Noisy students

Privacy infringement lay at the root of a heated debate that split residents of the Vondellaan complex into two opposing camps. The bulk of the tenants wanted the landlord to install security cameras inside the building, on top of the CCTV already in place outside. They argued that the indoor cameras would not only act as a deterrent to criminals, but would also keep noisy, misbehaving and ‘annoying’ students in check.

The cameras would only create a general fear of getting caught

Others, like Tadhg, disagree. ‘Nothing happened here that would necessitate putting up cameras indoors’, he says. ‘Some minor incidents occurred earlier, but we always dealt with them amongst ourselves. The cameras would only create a general fear of getting caught for small accidents with no intention to cause any damage.’ Tadhg thinks that if the tenants ‘had to watch their backs all the time’, they would find a way to escape the gaze of the cameras, for example by ‘moving the party out of sight’.

The mixed responses to the matter of security cameras is essentially a matter of trust and relationships, argues psychology professor Tom Postmes of the RUG. ‘People’s reaction to installing a security camera will expose and potentially transform their relationship with the people who put up the device and with others in their direct environment.’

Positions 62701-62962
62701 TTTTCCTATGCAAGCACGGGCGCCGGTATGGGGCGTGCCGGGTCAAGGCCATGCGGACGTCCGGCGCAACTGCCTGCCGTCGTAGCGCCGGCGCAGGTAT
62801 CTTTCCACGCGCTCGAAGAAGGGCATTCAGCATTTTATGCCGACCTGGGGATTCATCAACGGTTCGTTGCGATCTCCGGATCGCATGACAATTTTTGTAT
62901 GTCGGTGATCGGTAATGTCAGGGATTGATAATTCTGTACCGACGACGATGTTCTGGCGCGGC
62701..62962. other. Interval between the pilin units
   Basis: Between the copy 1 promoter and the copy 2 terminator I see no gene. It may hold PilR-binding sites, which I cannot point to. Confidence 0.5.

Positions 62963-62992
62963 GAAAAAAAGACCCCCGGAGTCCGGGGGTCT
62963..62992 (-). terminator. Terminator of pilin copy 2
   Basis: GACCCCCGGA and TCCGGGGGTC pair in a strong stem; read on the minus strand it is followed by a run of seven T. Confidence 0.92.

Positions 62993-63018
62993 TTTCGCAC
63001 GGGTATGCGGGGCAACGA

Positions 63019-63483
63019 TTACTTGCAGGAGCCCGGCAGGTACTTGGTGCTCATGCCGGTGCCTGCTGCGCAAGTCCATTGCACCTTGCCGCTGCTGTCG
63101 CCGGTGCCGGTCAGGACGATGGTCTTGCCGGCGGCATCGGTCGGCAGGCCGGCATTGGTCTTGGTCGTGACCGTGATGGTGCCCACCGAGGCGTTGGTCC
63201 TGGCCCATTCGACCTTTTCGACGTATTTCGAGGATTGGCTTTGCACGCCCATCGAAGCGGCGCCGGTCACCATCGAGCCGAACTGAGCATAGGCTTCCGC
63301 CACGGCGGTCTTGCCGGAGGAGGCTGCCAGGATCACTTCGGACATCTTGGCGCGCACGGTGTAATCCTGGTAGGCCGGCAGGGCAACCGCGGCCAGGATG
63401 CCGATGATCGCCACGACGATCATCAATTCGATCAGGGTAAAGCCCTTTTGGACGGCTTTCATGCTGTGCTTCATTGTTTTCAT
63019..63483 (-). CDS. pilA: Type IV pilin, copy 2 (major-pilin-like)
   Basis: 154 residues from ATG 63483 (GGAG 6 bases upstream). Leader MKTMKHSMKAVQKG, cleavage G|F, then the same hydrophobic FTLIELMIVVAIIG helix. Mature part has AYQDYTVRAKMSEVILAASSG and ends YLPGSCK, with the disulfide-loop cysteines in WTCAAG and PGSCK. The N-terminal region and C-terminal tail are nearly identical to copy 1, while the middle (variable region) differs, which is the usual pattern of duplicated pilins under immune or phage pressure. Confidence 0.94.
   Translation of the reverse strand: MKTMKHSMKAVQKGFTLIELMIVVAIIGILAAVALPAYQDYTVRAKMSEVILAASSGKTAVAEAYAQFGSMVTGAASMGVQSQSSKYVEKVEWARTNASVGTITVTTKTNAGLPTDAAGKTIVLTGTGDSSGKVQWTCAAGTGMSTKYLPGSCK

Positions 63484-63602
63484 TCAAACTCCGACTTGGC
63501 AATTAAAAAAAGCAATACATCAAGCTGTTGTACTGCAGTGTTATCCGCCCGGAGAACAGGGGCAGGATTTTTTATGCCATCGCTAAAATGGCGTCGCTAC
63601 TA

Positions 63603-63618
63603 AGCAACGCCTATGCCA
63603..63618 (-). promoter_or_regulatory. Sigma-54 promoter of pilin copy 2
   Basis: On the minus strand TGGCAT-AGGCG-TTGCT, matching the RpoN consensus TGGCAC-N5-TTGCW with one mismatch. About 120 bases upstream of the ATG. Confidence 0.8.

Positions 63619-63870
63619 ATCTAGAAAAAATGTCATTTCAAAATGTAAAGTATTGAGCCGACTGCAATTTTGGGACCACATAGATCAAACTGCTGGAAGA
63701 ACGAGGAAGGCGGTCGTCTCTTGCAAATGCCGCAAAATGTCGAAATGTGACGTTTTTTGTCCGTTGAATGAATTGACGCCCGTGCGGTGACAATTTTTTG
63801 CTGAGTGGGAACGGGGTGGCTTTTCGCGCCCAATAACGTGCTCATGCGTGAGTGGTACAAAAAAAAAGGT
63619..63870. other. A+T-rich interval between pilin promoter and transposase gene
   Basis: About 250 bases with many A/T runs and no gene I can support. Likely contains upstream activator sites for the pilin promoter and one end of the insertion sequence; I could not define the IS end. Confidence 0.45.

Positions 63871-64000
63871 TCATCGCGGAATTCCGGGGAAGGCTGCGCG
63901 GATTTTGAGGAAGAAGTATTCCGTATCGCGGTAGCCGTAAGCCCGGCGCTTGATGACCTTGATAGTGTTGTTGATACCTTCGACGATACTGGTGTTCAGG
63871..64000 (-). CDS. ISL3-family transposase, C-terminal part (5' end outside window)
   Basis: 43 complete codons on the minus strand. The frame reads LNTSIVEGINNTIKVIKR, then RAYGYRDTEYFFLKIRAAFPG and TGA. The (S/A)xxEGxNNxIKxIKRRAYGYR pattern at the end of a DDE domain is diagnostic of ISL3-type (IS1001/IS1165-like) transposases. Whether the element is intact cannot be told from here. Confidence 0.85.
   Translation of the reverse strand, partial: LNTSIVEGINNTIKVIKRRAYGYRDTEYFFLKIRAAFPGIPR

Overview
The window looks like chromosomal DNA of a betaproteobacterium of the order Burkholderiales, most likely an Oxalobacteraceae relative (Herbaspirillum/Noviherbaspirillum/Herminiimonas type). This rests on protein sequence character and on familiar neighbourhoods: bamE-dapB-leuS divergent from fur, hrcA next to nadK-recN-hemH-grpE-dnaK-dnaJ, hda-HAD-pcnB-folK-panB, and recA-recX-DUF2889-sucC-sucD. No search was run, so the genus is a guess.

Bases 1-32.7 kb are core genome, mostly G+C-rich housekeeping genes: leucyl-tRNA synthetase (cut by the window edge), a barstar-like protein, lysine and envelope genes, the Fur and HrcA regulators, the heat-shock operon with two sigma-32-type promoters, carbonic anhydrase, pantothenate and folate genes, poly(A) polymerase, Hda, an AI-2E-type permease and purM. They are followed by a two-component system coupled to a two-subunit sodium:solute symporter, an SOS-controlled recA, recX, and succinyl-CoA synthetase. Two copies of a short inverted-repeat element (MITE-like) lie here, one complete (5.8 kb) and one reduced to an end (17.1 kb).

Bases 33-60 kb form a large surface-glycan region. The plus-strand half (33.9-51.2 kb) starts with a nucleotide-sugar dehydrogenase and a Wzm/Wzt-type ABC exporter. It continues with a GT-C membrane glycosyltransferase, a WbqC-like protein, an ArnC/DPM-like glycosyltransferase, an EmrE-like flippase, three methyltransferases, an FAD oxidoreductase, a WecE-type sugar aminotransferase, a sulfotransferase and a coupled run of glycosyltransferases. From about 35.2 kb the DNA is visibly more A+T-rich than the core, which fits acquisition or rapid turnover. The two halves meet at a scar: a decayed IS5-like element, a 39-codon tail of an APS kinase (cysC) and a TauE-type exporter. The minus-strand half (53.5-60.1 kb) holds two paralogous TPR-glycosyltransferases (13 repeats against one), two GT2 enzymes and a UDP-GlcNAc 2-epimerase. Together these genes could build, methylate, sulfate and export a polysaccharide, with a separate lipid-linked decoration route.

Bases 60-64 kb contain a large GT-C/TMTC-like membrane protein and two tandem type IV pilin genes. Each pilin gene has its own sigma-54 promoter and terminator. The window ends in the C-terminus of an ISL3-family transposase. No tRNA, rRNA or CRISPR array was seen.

Too much power

Worrying about the potential use of footage might hint at lower levels of trust towards the person responsible for the camera – the landlord, for example. ‘On the other hand, if people don’t trust others in their immediate environment, putting up cameras could make sense for them from the perspective of their own safety.’

It is difficulty to determine which side is ‘right’ about the issue, and what that might mean for the cameras already installed. ‘There are so many factors, behaviours, feelings, and possible consequences at play here that it’s very hard to disentangle them.’

To Tadhg, the differences in opinion regarding CCTV surveillance ultimately boil down to personality differences. ‘It’s not as much about where you’re from but about what kind of person you are. Some people just want too much power, too much control.’